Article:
Today is a holiday in the USA, in part to honor the working men and women of the country. And instead of taking the day off (well, not the whole day), I got to thinking about working folks and HDTVs.
According to the US Bureau of Labor Statistics, the average hourly wage in June 2005 was $18.62, and the average worker clocked 35.7 hours per week. That’s about $665 per week. For the sake of this discussion, I’m going to assume that not much has changed in a year.
According to the Tax Foundation, Tax Freedom Day was June 3 this year. This means that the average US citizen worked until June 3rd this year to pay all the federal, state, and local taxes for the year. That’s 22 weeks, leaving 30 weeks in the year for after tax earnings. Assuming that the average person doesn’t take any unpaid vacation, that means that there’s less than $20,000 left after the taxes. Out of that comes food, rent or mortgage, transportation (at $3 per gallon for gas), clothing, utilities, and other necessities. And in many instances, there are children or other dependents counting on getting a share of that $20,000. Spread over a year, that’s less than $400 per week. Remember that we’re talking averages here; for every worker making more than average, someone is making less than average.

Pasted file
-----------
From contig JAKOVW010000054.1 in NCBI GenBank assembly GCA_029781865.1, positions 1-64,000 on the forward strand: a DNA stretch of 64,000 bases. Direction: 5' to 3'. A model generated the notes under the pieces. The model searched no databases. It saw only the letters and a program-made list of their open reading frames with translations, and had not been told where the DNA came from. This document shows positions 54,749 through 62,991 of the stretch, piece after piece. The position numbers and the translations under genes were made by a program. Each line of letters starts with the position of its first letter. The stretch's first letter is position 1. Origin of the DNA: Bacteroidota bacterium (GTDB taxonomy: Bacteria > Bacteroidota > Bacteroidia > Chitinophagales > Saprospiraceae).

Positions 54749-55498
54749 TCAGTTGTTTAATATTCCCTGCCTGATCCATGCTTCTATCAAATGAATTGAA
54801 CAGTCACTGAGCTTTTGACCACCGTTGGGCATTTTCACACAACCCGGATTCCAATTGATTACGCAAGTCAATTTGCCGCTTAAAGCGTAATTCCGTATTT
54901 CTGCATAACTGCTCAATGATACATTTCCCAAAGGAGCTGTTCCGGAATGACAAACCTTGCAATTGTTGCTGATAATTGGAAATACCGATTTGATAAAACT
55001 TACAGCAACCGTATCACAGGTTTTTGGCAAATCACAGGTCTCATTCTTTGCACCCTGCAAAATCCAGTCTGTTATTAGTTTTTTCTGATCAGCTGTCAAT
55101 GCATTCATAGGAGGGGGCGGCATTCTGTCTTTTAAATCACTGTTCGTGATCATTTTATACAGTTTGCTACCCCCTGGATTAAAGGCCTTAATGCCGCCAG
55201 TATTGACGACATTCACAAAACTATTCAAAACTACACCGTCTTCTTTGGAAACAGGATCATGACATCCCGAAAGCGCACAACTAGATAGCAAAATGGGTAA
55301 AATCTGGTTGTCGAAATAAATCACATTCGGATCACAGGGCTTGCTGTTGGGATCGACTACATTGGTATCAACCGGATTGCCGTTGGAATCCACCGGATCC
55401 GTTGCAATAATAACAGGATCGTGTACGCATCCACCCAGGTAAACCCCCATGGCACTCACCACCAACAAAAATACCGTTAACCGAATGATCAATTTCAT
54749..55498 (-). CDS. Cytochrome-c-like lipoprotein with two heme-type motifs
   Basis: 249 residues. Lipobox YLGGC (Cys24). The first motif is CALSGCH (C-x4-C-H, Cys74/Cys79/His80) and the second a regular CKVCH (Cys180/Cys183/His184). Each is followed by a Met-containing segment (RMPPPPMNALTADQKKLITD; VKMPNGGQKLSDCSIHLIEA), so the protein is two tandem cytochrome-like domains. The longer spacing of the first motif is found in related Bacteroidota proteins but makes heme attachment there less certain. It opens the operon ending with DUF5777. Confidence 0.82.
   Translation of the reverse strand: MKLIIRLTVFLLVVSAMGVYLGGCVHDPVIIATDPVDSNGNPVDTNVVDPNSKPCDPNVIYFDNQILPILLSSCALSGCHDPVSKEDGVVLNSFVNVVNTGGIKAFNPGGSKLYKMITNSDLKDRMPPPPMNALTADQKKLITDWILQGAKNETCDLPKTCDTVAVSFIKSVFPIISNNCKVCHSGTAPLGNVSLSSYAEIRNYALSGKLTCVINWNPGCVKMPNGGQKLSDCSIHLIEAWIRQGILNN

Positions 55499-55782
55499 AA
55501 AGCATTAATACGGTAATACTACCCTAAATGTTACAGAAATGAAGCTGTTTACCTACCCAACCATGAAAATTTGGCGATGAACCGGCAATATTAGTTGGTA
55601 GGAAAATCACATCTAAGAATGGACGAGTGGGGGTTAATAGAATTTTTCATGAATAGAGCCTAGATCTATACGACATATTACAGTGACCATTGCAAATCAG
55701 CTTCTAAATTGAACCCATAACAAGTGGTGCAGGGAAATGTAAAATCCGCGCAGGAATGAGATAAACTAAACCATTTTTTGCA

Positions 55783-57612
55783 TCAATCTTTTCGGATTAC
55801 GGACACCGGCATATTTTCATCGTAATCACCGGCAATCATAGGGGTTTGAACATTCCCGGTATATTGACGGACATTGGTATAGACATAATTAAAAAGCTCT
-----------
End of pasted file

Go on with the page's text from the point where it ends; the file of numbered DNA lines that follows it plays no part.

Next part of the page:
About the least you can spend for a 32″ LCD HDTV — which is the smallest size that is practical for viewing with others — is $700. (According to Pacific Media Associates, the average advertised price for a 32″ LCD in July was close to $1,400.) The question is how many workers can afford to spend two weeks of their after-tax earnings just on a television? My guess is that it is not many of them. At $100 per month or more for HDTV service, it’s unlikely that these people will spend another three weeks’ earnings per year for HD signals.
From where I sit, it looks to me as though HDTV is not going to sweep the nation this year, or next year, or probably for some time to come. I expect that it will remain out of reach for many hourly wage earners. They will make the switch to digital TV in 2009 — probably getting a converter for their existing sets — but I don’t expect this large segment of the US population will be moving to HD any time soon. The good news in all this is that prices continue to come down, and each time another $100 is chopped off the cost of a flat panel TV, it becomes available to a large number of people who could not otherwise afford it.